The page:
What drove me away from this plan was wanting something that required no setup time and gave me protection from the element in a way a soft RTT couldn’t.  My goal of a solid body started winning out over the budget goal.

Plan C: Modified military trailer

The original inspiration for my build.

As I said before, modified M416 and M101 style trailers are very popular foundations for the overland adventure lifestyle.  I quickly ruled out an M416 sized trailer because it would push me back to using a RTT and the trailer, even with a custom body, just wouldn’t be big enough for an enclosed sleeping space that would be comfortable for a big guy like me.

Then I saw it.  For sale in NC listed on the ExPo forum for $1,200 was a M101 trailer with a commercial utility truck cap mounted on it (pictured above).  My first thought was, “That’s perfect!” followed quickly by “Why didn’t I think of that?”  The gears in my head started turning as the little hamster of thought took the idea and ran with it.

The more I researched the M101, its dimensions, and its construction the more confident I grew that I could pull this off.  From a budget angle I knew these trailers were inexpensive and ranged from a few hundred to just over a grand in price for a quality trailer.  With a little research into commercial truck caps I found plenty in my area for a few hundred bucks.   It was looking more and more feasible by the day.

Since one of the people I know in my circle of Jeep friends has an M101 I thought I’d ask him some questions about his trailer and the modifications he made to it.  He mentioned how he stripped off the military axle and wheel assembly, the surge brake, and the lunette hitch and that it lightened up the trailer considerably.  He said he had put an 3,500 pound axle with drum brakes mounted spring-under which lowered the trailer considerably.  He also welded on a traditional trailer ball hitch mount to the front making it easier to hit up to the trailer ball on his Jeep.  He also opted for 31″ tires and 15″ wheels that matched his Jeep given the trailer a level stance behind his Jeep.  Then he dropped a bombshell on me.  He said he’d be more that willing to sell me the trailer since he no longer needed it.  Sold!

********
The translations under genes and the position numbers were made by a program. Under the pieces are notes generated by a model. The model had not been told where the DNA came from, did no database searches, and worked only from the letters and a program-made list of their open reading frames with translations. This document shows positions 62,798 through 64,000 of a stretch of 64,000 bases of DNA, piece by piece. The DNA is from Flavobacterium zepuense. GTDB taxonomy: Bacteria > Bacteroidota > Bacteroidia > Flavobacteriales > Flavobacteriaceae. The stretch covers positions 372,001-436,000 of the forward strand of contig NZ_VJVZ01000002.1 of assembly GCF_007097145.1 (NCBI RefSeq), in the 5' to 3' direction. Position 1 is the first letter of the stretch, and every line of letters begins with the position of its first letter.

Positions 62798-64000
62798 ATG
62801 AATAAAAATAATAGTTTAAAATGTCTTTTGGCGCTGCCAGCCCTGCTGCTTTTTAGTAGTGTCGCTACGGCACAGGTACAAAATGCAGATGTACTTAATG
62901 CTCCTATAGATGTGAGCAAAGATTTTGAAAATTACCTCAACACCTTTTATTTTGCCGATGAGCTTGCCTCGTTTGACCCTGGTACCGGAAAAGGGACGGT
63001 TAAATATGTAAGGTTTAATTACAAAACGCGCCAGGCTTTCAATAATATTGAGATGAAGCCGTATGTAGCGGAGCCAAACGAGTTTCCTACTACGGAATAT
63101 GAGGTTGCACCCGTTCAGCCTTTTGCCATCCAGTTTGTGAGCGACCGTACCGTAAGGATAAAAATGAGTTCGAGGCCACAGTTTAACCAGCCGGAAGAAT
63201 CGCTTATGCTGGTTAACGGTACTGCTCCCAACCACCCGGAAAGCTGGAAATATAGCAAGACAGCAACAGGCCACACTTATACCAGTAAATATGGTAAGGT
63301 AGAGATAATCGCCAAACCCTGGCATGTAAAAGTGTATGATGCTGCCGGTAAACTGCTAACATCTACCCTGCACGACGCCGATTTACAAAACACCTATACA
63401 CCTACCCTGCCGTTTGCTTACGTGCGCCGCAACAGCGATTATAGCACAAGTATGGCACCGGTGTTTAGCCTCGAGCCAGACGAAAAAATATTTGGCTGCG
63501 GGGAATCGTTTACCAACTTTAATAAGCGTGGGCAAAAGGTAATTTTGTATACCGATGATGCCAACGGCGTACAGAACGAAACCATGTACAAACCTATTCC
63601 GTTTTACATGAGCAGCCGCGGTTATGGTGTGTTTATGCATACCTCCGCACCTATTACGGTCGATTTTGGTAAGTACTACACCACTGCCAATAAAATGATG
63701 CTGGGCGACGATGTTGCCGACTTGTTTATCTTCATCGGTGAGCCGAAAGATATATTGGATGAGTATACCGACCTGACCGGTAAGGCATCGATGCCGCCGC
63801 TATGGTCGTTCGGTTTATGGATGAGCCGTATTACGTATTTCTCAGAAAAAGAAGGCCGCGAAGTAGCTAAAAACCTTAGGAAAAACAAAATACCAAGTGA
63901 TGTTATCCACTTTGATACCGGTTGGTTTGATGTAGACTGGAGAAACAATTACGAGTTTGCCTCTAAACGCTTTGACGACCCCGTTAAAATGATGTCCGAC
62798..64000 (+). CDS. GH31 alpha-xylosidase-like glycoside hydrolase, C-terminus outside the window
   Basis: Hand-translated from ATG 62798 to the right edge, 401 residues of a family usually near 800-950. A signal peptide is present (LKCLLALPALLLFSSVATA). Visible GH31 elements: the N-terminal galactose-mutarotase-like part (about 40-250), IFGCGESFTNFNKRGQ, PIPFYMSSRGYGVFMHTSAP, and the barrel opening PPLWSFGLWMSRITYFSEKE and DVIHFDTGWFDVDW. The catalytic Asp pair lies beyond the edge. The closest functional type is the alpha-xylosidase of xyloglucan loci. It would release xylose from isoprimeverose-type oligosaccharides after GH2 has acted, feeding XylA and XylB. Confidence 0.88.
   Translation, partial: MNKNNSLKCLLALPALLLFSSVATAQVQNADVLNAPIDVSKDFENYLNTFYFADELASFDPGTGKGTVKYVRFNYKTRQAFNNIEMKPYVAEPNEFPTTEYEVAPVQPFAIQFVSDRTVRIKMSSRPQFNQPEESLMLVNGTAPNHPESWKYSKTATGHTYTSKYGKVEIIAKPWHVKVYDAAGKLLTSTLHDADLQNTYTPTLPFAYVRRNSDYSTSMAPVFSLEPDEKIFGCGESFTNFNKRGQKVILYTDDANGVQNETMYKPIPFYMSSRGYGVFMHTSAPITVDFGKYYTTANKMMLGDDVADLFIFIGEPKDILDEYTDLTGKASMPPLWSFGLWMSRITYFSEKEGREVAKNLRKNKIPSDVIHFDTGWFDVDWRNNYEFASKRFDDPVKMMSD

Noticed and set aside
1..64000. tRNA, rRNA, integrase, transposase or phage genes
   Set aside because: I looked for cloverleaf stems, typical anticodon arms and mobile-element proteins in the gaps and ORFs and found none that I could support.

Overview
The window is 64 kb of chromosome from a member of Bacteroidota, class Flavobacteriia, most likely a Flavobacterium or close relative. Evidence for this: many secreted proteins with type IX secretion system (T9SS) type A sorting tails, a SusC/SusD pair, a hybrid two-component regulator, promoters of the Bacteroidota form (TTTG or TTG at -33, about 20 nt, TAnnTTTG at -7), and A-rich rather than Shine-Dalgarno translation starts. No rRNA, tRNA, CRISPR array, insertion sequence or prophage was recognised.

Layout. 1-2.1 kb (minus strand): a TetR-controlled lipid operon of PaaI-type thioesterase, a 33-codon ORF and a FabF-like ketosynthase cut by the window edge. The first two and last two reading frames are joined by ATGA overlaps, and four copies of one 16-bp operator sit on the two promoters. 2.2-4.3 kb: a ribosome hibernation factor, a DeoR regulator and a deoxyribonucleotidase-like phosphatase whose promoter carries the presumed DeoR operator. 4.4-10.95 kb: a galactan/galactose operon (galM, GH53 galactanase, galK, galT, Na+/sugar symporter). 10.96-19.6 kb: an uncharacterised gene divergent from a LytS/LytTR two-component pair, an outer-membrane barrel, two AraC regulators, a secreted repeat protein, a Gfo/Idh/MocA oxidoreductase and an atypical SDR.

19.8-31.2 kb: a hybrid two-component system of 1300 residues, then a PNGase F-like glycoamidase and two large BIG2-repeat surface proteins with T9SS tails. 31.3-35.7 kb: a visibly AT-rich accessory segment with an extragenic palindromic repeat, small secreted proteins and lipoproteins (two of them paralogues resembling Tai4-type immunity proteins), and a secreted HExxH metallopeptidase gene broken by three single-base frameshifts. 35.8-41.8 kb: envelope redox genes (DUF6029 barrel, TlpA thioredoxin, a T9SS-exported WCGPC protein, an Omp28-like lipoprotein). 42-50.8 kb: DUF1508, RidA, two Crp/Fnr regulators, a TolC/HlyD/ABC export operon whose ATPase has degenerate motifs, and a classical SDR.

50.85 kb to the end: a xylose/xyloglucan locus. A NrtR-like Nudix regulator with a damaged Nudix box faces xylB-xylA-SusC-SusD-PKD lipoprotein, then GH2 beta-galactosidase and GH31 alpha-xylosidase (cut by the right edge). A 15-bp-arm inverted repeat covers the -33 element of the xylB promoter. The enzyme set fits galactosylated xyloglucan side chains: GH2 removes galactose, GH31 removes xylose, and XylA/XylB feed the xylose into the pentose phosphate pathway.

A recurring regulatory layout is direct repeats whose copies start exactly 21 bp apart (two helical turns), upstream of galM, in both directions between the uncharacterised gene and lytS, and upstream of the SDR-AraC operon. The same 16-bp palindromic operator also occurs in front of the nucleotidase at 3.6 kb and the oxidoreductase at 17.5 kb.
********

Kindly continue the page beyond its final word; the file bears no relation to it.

Basics of the ECOA overland adventure trailer

The main goal for the trailer is to keep it simple.  I really don’t need anything fancy since I am steeping up from a tent and backpacking stove that serve me well.  With the main issues of budget, weight, flexibility, time, and security motivating the build I will try not to be distracted by making the trailer into something more than it needs to be.  It needs to be a place for me to sleep and store gear and serve as the foundation for my campsite.  With that in mind, here are a few basic elements to the plan:
  • M101 body & frame
  • 3500# axle (with brakes) and springs (already installed)
  • 31″ tires and 15″ wheels matching stock Jeep bolt battery (already installed)
  • Aluminum utility “work truck” cap (purchased off Craigslist for $50)
  • Mattress on platform with under-bed storage (spare mattress currently in basement)
  • DIY Awnings off each side (8’x6′) and rear (6’x6′)
  • Slide out stove/grill unit with food prep area
  • Onboard power (batteries to start, solar later)
  • Modest fresh water tank and appropriate grey water tank
One of the goals I’ve set for myself is I want the initial build of the trailer to come in at 2,000 pounds and $2,000.  That’s the goal at least.
Stay tuned for more build updates.

0 thoughts on “[Project – Plan] The ECOA overland adventure trailer: A DIY teardrop on a military M101 trailer

  1. Its very uniquely and well created. I can really see the wild project in this overland. It has also the best design for a trailer.